If you’re in Zanzibar, it’s well worth a trip to the spice plantation, a lush forest of fruit trees, grasses and herbs and a total eye-opener about how far removed we are in the Western world about where our food, spices and in some cases our every day medicinal remedies come from.
Our tour guide, Isaac walked us through the dense vegetation and at each point asked us to identify various trees and fruit. We eat a LOT of fruit at home, but even we struggled at some. Isaac was impressed that we identified durian, jackfruit and passionfruit but it was hard to identify really exotic fruits like paw paw (papaya), custard apple and breadfruit.
Once we had smelled various things like cinnamon bark, curry leaves, cloves, ginger and tumeric, we could instantly tell what it was, but I had no idea really how they were grown nor would be able to identify them in the wild.
Who knew that vanilla grew on vines and looks like string beans? Or that they take 7 years until they start to grow the valuable vanilla pods? I only see these things when they are either completely dried out or flown half way across the world while still unripe.
It was really informative learning about how each spice is harvested. Cloves, for example are Tanzania’s biggest cash crop (and second highest national earner after tourism). Each bunch of green cloves grow high up in massive, tall green trees. They must be harvested by hand and then sold to the government who have monopoly over the export of the dried cloves.
We tried a bit of everything, either sniffing crushed leaves or nibbling at green shoots and pods. It would be so cool to have a forest like this in your backyard. Crush up some tumeric to get rid of pimples, chew on a clove pod for toothache or bad breath, boil some of the cinnamon root to clear your sinuses (it’s the main ingredient in Vicks vapor rub) or even the “Lipstick” fruit for a natural red stain for lips and cheeks. Pretty fascinating stuff.
At the end of our tour we got a taste test. Someone climbed a tree to retrieve a fresh green coconut for us (watch the video to see how incredibly high it was) and just used a machete to open it right there. Really cold, fresh and delicious, better than anything in a bottle. Then a huge array of freshly picked fruit sliced in front of us – papaya, bitter lemon, grapefruit, passion fruit, mini bananas, tangerine, cucumber and more. Probably the freshest and healthiest fruit we’ve ever had and it looked completely different to the too-perfect and improbably coloured fruit we get at home.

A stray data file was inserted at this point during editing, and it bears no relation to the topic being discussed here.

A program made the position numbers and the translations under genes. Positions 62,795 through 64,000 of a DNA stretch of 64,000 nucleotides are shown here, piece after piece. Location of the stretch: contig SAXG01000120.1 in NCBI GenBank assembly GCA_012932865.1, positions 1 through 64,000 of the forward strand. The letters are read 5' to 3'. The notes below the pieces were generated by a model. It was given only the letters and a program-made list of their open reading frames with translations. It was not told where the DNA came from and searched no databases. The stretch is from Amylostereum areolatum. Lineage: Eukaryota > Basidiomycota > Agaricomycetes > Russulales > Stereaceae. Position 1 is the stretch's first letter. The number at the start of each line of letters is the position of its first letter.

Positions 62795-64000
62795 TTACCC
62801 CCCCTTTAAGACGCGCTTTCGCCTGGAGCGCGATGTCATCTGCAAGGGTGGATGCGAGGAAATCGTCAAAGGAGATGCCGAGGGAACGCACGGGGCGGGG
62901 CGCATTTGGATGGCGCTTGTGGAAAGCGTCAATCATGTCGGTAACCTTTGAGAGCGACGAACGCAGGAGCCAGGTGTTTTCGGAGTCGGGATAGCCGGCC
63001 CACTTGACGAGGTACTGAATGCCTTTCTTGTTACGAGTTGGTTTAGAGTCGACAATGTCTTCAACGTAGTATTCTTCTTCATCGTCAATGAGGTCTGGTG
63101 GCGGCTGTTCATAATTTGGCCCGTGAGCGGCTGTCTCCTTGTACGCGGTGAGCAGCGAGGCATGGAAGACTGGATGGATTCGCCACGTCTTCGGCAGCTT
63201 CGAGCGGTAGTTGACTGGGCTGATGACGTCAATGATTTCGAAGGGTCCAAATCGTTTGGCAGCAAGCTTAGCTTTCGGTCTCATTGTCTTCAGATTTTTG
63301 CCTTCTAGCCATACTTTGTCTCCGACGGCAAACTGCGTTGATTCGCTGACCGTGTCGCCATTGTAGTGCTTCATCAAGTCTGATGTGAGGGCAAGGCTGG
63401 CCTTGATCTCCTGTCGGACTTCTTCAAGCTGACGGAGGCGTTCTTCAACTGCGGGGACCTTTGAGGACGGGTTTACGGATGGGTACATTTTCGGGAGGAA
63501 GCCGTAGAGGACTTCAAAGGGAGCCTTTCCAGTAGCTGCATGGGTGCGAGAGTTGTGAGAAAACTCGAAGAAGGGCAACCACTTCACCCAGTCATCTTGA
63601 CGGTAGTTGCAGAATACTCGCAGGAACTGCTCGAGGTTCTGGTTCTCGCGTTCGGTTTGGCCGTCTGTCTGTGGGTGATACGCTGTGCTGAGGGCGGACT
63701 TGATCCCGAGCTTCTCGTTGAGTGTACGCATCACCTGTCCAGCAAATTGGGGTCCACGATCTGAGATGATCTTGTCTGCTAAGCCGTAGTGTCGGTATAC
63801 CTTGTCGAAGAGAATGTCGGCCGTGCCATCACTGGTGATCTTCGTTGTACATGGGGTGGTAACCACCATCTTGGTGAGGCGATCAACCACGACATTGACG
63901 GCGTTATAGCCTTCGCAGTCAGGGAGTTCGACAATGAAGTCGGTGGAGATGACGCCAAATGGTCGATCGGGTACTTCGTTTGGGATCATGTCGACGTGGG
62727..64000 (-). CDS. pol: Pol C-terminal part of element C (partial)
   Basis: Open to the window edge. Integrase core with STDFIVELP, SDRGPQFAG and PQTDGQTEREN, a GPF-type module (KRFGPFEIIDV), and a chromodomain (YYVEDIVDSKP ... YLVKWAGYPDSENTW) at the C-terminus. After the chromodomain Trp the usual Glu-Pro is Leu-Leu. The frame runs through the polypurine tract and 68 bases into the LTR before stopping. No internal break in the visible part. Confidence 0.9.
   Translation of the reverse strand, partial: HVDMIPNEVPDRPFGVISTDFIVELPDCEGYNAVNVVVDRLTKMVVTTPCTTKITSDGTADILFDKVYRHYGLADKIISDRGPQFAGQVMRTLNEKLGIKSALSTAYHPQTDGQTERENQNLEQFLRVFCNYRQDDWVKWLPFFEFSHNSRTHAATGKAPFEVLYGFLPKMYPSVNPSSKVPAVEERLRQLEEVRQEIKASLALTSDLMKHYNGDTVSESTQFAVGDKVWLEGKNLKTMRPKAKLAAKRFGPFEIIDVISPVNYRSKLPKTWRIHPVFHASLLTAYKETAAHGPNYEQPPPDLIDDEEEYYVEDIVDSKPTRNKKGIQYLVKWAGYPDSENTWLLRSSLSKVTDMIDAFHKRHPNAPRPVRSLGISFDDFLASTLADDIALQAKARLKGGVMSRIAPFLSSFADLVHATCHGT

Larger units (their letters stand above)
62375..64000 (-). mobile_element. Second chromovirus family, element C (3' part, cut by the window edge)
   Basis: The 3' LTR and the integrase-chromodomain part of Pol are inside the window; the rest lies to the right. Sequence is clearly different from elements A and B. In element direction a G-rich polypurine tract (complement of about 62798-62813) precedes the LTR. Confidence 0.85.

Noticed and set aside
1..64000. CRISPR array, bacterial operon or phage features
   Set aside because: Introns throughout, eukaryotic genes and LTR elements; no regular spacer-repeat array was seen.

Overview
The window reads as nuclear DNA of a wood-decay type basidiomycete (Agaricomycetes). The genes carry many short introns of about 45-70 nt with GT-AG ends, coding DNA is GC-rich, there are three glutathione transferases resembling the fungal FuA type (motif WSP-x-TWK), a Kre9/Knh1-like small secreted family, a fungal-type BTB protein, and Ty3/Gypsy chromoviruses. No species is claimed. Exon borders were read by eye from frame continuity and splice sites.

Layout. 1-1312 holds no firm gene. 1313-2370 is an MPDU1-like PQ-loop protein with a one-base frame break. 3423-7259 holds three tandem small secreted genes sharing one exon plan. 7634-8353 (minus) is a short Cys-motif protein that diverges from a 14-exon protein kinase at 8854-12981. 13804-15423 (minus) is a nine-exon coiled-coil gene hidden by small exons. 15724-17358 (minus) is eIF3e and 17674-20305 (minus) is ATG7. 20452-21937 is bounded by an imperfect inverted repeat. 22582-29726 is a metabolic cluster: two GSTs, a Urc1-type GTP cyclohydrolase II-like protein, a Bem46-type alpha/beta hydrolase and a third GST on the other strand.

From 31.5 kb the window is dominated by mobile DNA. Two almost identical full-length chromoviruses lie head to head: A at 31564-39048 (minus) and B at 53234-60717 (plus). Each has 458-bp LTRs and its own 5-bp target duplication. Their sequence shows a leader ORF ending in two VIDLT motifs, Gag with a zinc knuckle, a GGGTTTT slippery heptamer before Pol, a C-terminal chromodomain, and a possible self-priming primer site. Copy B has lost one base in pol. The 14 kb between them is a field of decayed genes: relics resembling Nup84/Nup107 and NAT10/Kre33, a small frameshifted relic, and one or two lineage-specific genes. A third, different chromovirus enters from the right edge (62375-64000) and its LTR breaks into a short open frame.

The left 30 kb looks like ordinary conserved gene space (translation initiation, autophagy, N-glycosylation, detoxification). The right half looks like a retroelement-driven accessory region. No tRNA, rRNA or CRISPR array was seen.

There’s a shop to buy all the dried spices made from the plantation, as well as millions of types of flavoured teas and coffees, so we got some to drink on the road (no point buying spices if we won’t be cooking for six months). They also make their own oils, such as jasmine and lemongrass (wards off mosquitos) and soaps too.
Lastly, we got some personally woven souvenirs, bags, earrings, necklaces and crowns made from woven palm leaves.
It’s free to get into the plantation and get a guided a tour, but you will be expected to tip virtually everyone there, your guide obviously, but also the fruit guy and the coconut climber (fair enough, you wouldn’t expect this to be free) and then the weaver guy too, so make sure you come with enough small notes for everyone, and then some extra if you want to purchase anything.
If you’re staying at Breezes, Baraza or the Palms, it’s about a 30 minute ride away and can be organised through reception as part of the city tour.